A run-of-the-mill military shooter series released a third iteration last month, and despite some changes to the recipe, the end product is still as bland and forgettable as its predecessors. Sniper Ghost Warrior 3 is many things, but technically sound is not one of those things, and the entire experience suffers.

SGW has placed itself somewhere in the Call of Duty clone market, with the focus on sniping being the distinction. Much like third-person series Sniper Elite, SGW proffers scenarios where specialised sniping mechanics come into play, such as account for changes in wind, bullet drop, and distance. Just like the first two, SGW3 struggles to maintain focus, and constantly forces close-range stealth combat upon the player. The sniping gameplay can be janky sometimes, with graphical fidelity clearly suffering at distance, but these problems are nothing compared to the troubles had by close-quarters combat. Sniping is imperfect, but it’s still fun, tactical, and exhilarating; the same cannot be said for any of the many missions that explicitly draw away from the Sniper and towards the Ghost, and ultimately Warrior.

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The differentiation of the three titular nouns into separate skill trees and de facto play styles is a strange, counter-intuitive design choice that dilutes the game. The Sniper tree receives XP and upgrades for, well, sniping, and the Ghost for all things stealth. The Warrior tree is rewarded when the player earns kill streaks and heals from critically low health. One of these is not like the others, in that one of them is demonstrably inferior, and this results in a stockpiling of meaningless points for one tree, with barely a hint of progress in the other.

A major draw card for this third instalment of the series is the new open world, but this ill-fated choice seems to bring down the experience in many ways. The first two Sniper Ghost Warrior titles had very linear, structured campaigns that placed players in various combat scenarios. All that the new open world does is force players to drive between each of these scenarios themselves. This direction change feels like the series stumbling upon and subsequently following the footsteps of Far Cry.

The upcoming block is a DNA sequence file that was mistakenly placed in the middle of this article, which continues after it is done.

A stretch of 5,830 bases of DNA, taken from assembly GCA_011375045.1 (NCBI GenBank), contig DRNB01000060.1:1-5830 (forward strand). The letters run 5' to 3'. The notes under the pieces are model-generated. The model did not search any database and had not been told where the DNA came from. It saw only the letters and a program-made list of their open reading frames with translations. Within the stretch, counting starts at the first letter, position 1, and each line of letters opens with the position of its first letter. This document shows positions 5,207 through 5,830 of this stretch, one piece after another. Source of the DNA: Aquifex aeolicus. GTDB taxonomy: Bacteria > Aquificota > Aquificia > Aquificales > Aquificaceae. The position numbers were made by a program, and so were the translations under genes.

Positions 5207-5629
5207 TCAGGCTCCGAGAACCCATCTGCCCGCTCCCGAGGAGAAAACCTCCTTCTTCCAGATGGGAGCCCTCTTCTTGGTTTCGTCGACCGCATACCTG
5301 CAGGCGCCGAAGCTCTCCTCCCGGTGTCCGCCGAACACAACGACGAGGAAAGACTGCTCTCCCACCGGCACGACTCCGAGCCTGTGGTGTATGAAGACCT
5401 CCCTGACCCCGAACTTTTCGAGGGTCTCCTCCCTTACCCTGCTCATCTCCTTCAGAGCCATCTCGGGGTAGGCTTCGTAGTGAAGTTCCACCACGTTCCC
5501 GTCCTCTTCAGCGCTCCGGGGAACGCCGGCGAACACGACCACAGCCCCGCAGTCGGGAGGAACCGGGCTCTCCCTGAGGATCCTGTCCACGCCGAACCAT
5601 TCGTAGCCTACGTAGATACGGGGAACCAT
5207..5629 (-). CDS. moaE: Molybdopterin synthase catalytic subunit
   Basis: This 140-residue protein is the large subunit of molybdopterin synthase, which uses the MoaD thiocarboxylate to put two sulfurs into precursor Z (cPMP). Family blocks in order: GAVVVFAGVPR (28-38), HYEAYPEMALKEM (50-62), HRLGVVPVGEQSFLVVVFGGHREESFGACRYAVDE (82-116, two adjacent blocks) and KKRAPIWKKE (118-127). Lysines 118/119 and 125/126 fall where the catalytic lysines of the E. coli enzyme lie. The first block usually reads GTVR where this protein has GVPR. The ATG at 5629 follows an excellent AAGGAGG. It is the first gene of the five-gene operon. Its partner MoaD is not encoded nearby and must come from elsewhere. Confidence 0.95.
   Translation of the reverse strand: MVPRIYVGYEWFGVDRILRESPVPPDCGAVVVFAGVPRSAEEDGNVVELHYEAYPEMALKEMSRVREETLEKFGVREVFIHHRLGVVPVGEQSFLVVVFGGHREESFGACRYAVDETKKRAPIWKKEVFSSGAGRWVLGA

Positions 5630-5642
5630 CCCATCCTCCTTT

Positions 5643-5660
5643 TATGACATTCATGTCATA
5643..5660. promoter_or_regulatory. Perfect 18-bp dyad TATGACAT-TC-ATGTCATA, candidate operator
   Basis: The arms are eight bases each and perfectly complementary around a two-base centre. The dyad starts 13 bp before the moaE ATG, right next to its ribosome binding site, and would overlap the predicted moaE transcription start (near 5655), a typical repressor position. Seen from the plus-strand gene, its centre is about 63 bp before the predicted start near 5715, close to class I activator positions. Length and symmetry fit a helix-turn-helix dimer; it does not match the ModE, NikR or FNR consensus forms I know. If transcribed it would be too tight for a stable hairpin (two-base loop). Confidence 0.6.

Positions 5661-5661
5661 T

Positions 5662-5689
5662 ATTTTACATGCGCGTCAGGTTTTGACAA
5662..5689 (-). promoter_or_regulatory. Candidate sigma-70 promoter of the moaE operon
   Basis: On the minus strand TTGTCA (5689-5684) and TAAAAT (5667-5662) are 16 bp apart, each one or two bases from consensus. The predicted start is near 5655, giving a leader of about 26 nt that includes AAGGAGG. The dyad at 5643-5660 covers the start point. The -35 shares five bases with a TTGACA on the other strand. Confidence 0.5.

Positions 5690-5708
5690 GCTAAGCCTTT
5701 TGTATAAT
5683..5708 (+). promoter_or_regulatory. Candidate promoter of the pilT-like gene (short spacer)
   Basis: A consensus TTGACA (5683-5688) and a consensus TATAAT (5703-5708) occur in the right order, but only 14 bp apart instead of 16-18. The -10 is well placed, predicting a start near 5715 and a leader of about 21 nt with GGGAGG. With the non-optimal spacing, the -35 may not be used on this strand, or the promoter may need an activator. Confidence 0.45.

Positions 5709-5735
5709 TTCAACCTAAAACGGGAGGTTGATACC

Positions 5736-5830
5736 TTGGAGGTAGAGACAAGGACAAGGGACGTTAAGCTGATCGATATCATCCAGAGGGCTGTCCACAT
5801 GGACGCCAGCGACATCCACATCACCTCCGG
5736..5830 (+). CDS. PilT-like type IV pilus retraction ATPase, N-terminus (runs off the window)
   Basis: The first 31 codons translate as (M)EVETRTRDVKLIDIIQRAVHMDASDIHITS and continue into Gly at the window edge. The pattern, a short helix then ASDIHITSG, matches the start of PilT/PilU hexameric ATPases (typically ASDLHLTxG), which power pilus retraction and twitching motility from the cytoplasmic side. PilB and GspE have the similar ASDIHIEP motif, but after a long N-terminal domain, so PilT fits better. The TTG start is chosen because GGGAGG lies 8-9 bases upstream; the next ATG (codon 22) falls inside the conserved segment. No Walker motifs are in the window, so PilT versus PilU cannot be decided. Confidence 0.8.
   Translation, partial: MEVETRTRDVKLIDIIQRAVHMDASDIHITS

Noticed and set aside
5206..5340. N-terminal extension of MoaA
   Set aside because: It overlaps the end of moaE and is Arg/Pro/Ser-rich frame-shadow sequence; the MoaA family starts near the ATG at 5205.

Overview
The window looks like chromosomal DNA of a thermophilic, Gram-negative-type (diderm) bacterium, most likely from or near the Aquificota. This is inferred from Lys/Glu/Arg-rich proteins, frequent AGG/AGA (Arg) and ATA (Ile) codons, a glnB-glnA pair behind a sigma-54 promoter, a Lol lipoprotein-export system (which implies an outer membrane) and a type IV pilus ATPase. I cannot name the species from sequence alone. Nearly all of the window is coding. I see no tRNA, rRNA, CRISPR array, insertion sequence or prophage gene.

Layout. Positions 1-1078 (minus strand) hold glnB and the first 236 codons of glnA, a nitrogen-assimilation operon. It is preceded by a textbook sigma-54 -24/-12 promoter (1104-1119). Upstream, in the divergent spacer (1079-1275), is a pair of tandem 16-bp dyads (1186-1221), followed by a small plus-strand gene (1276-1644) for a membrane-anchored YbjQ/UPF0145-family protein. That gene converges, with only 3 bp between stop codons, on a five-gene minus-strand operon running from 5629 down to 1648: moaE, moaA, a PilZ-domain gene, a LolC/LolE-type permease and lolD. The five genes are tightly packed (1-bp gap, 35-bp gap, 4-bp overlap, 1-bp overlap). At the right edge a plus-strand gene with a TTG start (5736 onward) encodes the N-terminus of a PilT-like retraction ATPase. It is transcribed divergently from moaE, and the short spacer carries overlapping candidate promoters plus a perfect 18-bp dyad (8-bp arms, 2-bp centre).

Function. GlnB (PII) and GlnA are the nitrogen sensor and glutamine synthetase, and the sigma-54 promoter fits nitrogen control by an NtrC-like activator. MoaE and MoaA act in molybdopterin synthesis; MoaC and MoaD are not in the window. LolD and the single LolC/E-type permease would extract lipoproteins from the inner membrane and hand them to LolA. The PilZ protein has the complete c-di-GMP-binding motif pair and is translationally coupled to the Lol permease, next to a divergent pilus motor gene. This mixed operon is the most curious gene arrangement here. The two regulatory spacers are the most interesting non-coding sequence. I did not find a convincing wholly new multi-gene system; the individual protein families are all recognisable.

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It would be remiss of me to mention that as of writing Sniper Ghost Warrior 3 is obviously technically substandard. Be prepared to wait at least ten minutes on startup, and again if you are sent to another region of the world without notice.

Three regions are explored in the world, and while you might expect the campaign’s four “Acts” to each be wholly contained within a particular area, they simply aren’t. Missions will send you back between the regions for no good reason at all, and with no warning, forcing every player to endure the maximum number of unbearable loading screens as possible. Every issue with SGW is something that could be overlooked, brushed under the carpet, if the player’s attention was focused on some better elements. Tragically, this is not the case. SGW appears to be in denial about how glaring and frustrating its flaws are.

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The crafty output of radio chatter into the PS4 controller’s speakers is insufficient to cover up the remarkably bland writing, especially since the characters are offensively wearisome and plot points are excruciatingly on the nose. Speaking of crafty, apparently crafting is a mechanic that needs to fit into a sniping game now! Instead of using the seemingly limitless amount of money to purchase bullets, players go out of their way to collect several dispersed resources to craft their own. Throw in the under-performing enemy-tagging drone, and you’ve ticked off quite a few genre staples off the checklist, something that clearly took precedent over developing an operational, enjoyable experience.

I was disappointed back in 2013 by Sniper Ghost Warrior 2, which I also reviewed for SSM, for the only meagre improvements over the initial title. I’m shocked to learn that the series has actually taken a solid step back since then. A lot of hard work, talent and care have no doubt gone into that game’s production. Unfortunately, none of it can truly be seen in Sniper Ghost Warrior 3.

One final point is that there appears to be no consensus on what the name of this game is. Press copy calls it Sniper Ghost Warrior 3, but the series was previously titled Sniper: Ghost Warrior. It seems like a small thing to bring up, but this fuzzy identity is actually rather indicative of the game itself. SGW doesn’t know what it is, tries to be too many things, and ultimately amounts to nothing.


Select Start Media was provided with a review copy of Sniper Ghost Warrior 3 on PS4.